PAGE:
Dental Education Lecture: Implant and Nerve

When we plan to fix a missing bottom molar (Fig.1: *) with an implant (Fig.2: I), we need to know where the nerve is (N).  We want to have a long implant without touching the nerve.  However, regular X-ray does not show the nerve clearly (compare Fig.1,2).  There is a lot of guess work.  Damaging the nerve during implant surgery will cause severe complications.  Our lower lip on affected side remains numb after anesthesia wears off.  Therefore, we should eliminate guess work by doing the following.

Before implant surgery, it is important to have oral CT (computerized tomography) taken.  CT provides 3-dimensional image of our teeth and nerve (Fig.3: brown).  Everything is crystal clear.  Bone height is measured to determine what the length for the implant is.  The measurement can be also done in CT cross section (2-dimension) (Fig.4), similar to regular X-ray shown in Fig.1,2.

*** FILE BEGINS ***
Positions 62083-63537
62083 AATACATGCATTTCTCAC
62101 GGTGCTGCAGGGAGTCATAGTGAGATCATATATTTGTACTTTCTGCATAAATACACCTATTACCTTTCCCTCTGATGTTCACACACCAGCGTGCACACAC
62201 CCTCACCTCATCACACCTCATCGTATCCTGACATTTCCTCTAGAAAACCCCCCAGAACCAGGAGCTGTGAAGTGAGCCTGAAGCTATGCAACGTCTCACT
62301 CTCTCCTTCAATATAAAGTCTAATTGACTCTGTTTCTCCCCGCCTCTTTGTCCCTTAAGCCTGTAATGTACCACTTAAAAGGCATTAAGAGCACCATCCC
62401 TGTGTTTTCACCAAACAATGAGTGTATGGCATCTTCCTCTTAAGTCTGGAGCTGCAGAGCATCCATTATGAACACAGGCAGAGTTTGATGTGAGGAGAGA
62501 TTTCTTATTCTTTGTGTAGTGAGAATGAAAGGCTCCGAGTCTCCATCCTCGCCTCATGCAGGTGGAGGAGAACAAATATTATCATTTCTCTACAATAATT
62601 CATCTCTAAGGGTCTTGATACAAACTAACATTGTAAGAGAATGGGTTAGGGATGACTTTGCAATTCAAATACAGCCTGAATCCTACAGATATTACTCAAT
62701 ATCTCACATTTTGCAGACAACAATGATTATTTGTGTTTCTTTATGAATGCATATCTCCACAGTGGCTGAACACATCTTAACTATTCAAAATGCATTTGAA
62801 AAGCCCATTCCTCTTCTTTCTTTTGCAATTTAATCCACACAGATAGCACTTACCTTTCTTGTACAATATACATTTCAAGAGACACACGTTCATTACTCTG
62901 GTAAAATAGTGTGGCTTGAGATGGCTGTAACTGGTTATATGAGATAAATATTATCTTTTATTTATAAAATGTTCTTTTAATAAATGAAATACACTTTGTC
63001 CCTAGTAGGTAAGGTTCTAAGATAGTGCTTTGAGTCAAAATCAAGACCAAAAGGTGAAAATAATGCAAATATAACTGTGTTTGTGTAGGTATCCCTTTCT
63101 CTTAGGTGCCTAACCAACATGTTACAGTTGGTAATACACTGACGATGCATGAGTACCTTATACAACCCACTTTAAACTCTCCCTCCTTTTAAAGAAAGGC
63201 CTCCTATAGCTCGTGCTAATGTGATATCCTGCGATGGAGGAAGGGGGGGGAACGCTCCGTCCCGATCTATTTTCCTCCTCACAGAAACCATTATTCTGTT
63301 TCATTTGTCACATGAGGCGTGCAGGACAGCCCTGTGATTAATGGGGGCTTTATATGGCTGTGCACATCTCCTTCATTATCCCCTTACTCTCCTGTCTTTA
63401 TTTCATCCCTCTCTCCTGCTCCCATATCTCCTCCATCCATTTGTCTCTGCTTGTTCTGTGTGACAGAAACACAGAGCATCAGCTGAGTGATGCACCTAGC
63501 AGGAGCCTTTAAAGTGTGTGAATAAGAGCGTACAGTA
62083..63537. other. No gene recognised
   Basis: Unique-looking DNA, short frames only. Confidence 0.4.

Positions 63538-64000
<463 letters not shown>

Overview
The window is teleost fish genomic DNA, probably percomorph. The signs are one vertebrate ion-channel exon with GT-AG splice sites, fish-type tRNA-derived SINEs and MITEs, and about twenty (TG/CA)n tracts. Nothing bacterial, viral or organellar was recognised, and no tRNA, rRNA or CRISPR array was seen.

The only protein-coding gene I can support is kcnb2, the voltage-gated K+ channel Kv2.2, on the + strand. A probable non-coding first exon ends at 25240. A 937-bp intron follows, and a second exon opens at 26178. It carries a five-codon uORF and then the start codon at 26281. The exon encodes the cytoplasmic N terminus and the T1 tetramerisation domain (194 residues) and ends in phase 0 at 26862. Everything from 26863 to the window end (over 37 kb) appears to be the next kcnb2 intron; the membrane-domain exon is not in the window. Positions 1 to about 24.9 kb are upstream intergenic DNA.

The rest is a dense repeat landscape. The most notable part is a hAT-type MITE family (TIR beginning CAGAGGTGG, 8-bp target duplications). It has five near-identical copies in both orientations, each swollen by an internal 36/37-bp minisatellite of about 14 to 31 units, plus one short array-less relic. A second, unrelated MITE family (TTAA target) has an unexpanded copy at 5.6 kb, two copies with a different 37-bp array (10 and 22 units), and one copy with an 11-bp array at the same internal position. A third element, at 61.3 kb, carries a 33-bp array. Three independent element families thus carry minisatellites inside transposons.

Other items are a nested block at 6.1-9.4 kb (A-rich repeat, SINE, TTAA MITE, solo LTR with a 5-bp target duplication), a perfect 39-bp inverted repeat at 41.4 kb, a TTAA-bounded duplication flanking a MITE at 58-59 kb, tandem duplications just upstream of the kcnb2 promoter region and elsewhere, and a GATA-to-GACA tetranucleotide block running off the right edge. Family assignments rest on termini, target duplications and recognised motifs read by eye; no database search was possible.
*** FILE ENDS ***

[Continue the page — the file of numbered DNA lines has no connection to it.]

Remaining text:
CT transverse section of the lower jaw shows the width of the jaw (Fig.5: 8.89 mm), which decides the diameter of the implant (6 mm in Fig.6).  On the safe side, a wider, but shorter implant (6 mm (in diameter) x 14 mm (in length) is placed for this case (Fig.6: I, as compared to Fig.2).  There is plenty of space between the implant and nerve.  The patient is doing very well during and after surgery.  There is no sign of nerve injury.

Six months later, she has a new tooth (Fig.7: C, crown).  The gums underneath the crown (i.e., around the implant) is healthy.  She returns to our office for cleaning six months after getting the new molar tooth.  She is pleased to tell us that the implant tooth is no difference from her natural teeth (Fig.8).

Xin Wei, DDS, PhD, MS 1st edition 03/21/2011, last revision 03/21/2011